Great Escapes in the Great Basin
At one time, wildlife at Ruby Lake National Wildlife Refuge in northeast Nevada was anything but a first priority. The remote refuge was a recreational wonderland for about 30,000 boaters a year, and water skiers were often a more common site across the open water of the desert marsh than the waterfowl it was established to protect. In fact at one point a section of the marsh was pumped dry to maintain sufficient depths for boating in another section.
But all that has changed. Now the motorboat season and engine size are strictly regulated—the result of a lawsuit and a U.S. District Court ruling that prioritized the interests of wildlife over the interests of boaters.
Not a lake, but rather a vast open-water marsh, the 37,632-acre refuge includes 17,000 acres of wetlands with bulrush and grass-covered islands. Like neighboring Fish Springs National Wildlife Refuge, some 100 miles to the east in Utah, Ruby Lake NWR is a Great Basin oasis that depends on a fresh supply of water. The water comes from over 150 springs at the base of the Ruby Mountain range on the western edge of the refuge. The watershed is closed, so all water entering the marsh is clean and pure. The water that gushes from a cave behind refuge headquarters is so clean that it needs no treatment before being piped to the office and residences.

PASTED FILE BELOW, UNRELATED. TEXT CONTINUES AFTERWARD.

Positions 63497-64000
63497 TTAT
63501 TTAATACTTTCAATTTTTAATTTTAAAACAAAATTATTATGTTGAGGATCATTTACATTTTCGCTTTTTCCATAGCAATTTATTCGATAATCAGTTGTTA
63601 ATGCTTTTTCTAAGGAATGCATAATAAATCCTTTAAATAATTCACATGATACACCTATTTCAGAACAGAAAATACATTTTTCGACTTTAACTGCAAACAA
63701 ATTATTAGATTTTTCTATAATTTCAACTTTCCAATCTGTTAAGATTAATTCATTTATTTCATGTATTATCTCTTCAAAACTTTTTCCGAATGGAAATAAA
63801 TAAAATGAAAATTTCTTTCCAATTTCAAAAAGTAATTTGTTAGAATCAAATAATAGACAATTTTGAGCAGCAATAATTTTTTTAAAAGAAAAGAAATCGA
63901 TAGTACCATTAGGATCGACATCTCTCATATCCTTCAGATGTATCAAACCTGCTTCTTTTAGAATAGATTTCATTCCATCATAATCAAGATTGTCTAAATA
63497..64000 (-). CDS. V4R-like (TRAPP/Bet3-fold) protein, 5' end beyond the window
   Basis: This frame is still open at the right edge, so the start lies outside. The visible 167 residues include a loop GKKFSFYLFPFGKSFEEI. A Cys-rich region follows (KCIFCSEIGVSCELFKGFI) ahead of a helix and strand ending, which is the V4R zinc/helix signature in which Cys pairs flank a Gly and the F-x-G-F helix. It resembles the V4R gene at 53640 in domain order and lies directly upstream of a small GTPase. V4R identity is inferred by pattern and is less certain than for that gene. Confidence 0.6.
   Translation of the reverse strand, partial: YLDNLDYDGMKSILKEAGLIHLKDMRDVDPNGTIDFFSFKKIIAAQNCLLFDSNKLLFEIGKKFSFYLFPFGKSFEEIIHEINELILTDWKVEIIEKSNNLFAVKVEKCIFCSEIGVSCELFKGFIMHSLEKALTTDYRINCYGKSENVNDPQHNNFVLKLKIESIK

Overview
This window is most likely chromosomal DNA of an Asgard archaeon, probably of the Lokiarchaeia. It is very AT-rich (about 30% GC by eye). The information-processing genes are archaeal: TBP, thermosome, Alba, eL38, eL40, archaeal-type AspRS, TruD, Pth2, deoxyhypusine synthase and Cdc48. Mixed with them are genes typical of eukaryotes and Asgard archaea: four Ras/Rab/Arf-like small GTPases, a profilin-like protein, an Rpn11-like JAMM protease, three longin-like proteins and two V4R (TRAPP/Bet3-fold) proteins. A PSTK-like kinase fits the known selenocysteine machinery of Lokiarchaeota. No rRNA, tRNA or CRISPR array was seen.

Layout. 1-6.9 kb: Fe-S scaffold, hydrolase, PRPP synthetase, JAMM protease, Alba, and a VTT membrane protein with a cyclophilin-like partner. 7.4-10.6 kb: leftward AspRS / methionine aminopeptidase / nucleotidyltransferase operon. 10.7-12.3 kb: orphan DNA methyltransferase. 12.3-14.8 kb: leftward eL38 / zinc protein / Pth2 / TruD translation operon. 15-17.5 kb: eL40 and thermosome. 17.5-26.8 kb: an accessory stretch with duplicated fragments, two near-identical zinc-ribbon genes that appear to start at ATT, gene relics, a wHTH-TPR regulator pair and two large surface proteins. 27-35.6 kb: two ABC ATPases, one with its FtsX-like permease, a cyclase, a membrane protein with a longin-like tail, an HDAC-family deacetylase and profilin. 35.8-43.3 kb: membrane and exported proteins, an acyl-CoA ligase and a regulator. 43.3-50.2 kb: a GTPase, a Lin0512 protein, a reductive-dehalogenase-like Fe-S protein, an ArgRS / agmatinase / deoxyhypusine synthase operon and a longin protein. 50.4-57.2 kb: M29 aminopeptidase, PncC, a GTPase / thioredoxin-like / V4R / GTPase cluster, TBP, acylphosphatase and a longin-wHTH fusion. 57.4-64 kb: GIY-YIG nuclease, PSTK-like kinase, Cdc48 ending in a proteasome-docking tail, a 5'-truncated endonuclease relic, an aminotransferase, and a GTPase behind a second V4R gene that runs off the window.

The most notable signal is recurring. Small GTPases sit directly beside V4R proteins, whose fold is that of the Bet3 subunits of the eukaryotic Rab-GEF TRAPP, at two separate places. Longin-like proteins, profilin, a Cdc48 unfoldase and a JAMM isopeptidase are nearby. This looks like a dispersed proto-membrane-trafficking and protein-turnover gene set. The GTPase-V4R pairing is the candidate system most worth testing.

Ruby Valley is actually a basin within the basin that once contained 300,000-acre and 200-foot deep Franklin Lake. Ruby Lake is one of two wetland remnants of that ancient lake. It is said that early settlers misnamed the valley in the notion that red garnet stones they found scattered about were rubies.
By Executive Order in 1938, President Franklin D. Roosevelt established the Ruby Lake NWR. Twenty percent of the refuge was apportioned from public land, and the remainder was purchased with the Migratory Bird Conservation Fund for slightly over $200,000 (about $7 per acre). The refuge habitat was recognized for its importance for ducks, geese, grouse, sandhill cranes, and shorebirds.
Waterfowl & Wildlife